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Expert testifies that DNA found on knife ‘could not be excluded’ from accused

DNA taken from a knife found at the scene of a break-in would have been nearly impossible to fabricate or confuse, a Canadian scientist told the Supreme Court.

Stefan Salo, a forensic biologist, said that a sample swab taken from defendant, Zywonde Lema, “could not be excluded” from the DNA found on the knife.

Mr Salo, who appeared over Zoom from Guelph, Ontario, added that the chances of the DNA being falsely replicated were one in 140 billion.

He told the court yesterday: “To say something cannot be excluded means that their profile shares all of the requisite similarities to have a profile match.

“When we say ‘single source’ we mean the profile can be explained by a single donor and that there’s no way this DNA came from any other carrier.”

He added: “Unless they’re identical twins, the probability of someone coincidentally matching that profile is estimated to be one in 140 billion.”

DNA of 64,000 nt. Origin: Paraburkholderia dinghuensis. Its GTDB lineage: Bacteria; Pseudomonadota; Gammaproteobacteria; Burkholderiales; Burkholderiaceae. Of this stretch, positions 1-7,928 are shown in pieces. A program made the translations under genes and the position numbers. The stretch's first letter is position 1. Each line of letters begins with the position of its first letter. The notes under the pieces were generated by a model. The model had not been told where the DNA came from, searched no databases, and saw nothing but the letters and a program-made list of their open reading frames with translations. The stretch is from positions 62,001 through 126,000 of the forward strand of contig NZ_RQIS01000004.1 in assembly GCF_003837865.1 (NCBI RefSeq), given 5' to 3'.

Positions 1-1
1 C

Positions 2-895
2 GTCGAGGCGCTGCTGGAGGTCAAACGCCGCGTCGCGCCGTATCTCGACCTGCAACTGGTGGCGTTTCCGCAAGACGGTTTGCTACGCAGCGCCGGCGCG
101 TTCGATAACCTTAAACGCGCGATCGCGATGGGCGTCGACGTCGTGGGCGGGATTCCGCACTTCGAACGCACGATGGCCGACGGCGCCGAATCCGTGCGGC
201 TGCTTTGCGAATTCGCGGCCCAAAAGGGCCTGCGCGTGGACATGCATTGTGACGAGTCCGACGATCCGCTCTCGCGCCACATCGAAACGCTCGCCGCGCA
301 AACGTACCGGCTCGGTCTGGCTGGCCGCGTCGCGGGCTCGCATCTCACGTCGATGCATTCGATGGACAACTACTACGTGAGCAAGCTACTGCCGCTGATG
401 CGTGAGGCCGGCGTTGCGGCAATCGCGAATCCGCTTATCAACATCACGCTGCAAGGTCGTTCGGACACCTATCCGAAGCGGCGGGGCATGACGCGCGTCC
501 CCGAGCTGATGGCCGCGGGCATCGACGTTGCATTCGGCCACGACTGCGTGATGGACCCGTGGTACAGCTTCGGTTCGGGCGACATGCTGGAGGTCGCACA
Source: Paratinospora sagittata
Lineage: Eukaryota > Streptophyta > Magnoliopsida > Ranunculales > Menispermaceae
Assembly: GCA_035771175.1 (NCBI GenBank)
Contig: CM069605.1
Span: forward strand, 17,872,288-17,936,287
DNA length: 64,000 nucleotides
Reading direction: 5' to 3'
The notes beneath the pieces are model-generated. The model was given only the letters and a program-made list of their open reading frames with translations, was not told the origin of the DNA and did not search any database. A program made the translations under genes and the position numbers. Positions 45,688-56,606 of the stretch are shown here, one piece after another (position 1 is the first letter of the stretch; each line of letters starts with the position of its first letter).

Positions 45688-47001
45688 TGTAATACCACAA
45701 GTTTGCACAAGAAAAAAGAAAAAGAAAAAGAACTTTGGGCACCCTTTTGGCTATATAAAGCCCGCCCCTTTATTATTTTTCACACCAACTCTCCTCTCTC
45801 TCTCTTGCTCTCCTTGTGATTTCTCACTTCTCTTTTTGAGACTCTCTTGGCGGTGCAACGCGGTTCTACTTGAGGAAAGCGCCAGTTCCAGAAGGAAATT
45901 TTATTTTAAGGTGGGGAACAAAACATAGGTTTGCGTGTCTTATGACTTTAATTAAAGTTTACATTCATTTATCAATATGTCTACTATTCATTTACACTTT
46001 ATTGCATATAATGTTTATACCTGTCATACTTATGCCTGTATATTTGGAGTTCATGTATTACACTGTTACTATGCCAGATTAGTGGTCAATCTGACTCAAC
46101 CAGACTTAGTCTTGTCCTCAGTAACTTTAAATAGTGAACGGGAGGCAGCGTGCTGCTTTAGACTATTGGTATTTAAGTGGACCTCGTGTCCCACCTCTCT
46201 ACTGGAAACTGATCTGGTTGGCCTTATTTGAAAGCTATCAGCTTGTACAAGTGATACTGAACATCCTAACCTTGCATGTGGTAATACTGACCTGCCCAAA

Mr Lema, 20, has pleaded not guilty to aggravated burglary, which was alleged to have happened on November 13, 2020.

Mr Salo said that his laboratory received a swab sample on December 16, 2020 that was taken from Mr Lema and a black knife handle found at scene of the alleged break-in.

He said that after standard tests broke down and mapped out the DNA samples, it was discovered the sample from the knife was not a “mixed profile”, meaning there were no other forms of DNA on it.

Mr Salo added that, because of this, the DNA very likely came from a single source.

He said that DNA could be transferred through “many mechanisms”, although the most common way was from skin contact.

Mr Salo added that DNA could break down over time through things such as overexposure to direct sunlight or radiation.

The court heard earlier that Holly Murphy left her Warwick home at around 8.45am on November 13, 2020 to take her son to nursery school, only to discover an hour later that the apartment had been ransacked.

Ms Murphy, who has since moved out of the house, said that more than $825 in clothing and accessories had been stolen from her home and that the break-in caused an additional $945 in damages.

She added that she later found a kitchen knife that she had never seen before left on her kitchen counter.

The trial continues.

• It is The Royal Gazette’s policy not to allow comments on stories regarding criminal court cases. This is to prevent any statements being published that may jeopardise the outcome of that case.